True says: "I think we've seen that 'no direct' wording begin to fall away as people become increasingly concerned about what is under the bonnet when you start to understand what is in third-party fund holdings."
Gemma Woodward, executive director at Quilter Cheviot Investment Management, says charities need to take a long-term approach, focusing not just on what is good for the charity now, but also in years to come. Most importantly, she says, a charity needs to be clear about the scope and extent of its ethical investment policy: for example, does a policy to exclude fur companies from a charity's investment portfolio extend to excluding companies that run stores or websites selling fur products?
Woodward says: "Every charity should have an ethical policy. This is not to say it should rule things out, but it should be clear what it stands for. This doesn't apply only to the investments. I think that's one of the biggest trends: charities are realising you can't have a policy that says we'll do X, Y and Z with investments and not apply that across all our activities, which is far more complex."
What other industries could be next on the agenda for ethical investment? The answers range from sugar to plastics, from the companies that are the biggest carbon producers to those that fail to pay suitable wages to their employees. This may well be the beginning, rather than the end, of a charity sector shift away from investing in damaging industries.
CASE STUDY: Wellbeing legislation makes an impact on the Welsh sector
The Well-being of Future Generations (Wales) Act 2015 has had effect on charities' ethical investment policies in Wales, especially those that work with the public sector. The act, passed by the Welsh government, means that public sector bodies have to take into account sustainable development - specifically a focus on improving economic, social, cultural and environmental wellbeing in Wales - when they are formulating their policies.
Seven wellbeing goals must be taken into account: prosperity, including a low-carbon economy; resilience, especially in the face of climate change; better health; greater equality; more cohesive communities; a vibrant and thriving Welsh culture and language; and a globally responsible Wales.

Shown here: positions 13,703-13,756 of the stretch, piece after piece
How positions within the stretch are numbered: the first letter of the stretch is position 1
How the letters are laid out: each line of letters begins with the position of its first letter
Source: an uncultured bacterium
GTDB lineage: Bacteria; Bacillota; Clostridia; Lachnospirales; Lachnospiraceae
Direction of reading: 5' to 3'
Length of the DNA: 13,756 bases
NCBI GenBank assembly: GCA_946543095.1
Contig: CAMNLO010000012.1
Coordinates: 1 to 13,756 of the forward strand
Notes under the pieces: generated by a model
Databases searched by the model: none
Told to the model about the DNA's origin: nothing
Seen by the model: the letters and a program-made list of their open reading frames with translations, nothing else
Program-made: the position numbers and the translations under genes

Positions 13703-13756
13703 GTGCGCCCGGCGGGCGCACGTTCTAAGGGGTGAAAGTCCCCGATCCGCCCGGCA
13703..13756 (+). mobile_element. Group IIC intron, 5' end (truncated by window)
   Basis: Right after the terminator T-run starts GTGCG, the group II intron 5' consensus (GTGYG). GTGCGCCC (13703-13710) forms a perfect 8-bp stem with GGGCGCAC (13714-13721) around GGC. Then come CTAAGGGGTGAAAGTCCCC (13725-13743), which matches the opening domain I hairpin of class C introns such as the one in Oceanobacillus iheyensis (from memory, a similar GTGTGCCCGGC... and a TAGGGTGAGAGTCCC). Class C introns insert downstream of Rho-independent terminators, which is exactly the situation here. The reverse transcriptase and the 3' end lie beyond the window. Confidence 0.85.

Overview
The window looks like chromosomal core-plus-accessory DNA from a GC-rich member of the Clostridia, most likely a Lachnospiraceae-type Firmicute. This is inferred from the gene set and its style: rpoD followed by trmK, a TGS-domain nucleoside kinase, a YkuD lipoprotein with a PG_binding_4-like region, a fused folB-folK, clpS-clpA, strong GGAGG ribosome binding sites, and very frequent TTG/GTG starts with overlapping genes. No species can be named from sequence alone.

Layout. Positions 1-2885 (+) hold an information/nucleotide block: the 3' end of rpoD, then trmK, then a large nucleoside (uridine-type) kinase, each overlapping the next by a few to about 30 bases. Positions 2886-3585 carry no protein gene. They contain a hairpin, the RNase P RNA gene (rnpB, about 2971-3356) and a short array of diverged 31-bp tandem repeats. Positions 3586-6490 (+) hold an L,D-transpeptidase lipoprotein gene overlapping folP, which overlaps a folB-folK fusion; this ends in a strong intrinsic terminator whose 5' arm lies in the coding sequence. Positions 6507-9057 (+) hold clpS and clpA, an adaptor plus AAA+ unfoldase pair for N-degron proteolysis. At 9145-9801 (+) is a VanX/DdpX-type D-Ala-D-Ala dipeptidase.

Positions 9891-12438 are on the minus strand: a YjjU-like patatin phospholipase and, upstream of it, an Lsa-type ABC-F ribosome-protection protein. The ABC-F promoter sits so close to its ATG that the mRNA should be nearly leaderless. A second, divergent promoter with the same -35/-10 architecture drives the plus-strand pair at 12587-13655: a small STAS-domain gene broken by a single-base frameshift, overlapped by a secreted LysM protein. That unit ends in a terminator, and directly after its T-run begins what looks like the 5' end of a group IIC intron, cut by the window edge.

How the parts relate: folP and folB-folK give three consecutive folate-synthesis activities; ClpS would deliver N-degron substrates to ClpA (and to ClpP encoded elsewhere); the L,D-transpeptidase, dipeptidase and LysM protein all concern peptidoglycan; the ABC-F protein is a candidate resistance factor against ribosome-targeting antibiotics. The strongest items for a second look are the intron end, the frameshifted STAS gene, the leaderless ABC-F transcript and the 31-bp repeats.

Julie Hutchison, charities specialist at Standard Life Wealth, says Welsh charities are asking fund managers how to comply with the act through their investment policies, especially how they can reflect the low-carbon economy aims included in the Paris Agreement on climate change. Hutchison says the Welsh public sector is also starting to reflect the wellbeing goals in its procurement processes.
Ethical investment can help charities meet the act's objectives, which, while not strictly applying to the voluntary sector, have changed the approach to environmental and social issues among the public sector bodies with which many charities work and are funded by.
Hutchison says: "The impact of this ground-breaking sustainability legislation is already coming through in the investment sector. I've seen Welsh public body charities making clear reference to the wellbeing goals from the 2015 act in investment mandates that are put out for review. Action on climate change and health are two areas where clear links can be made between the wellbeing goals and investment outcomes."
It is not yet clear whether similar laws will be passed in the other three home nations, but Hutchison says the act's progress makes it something to watch out for in the future.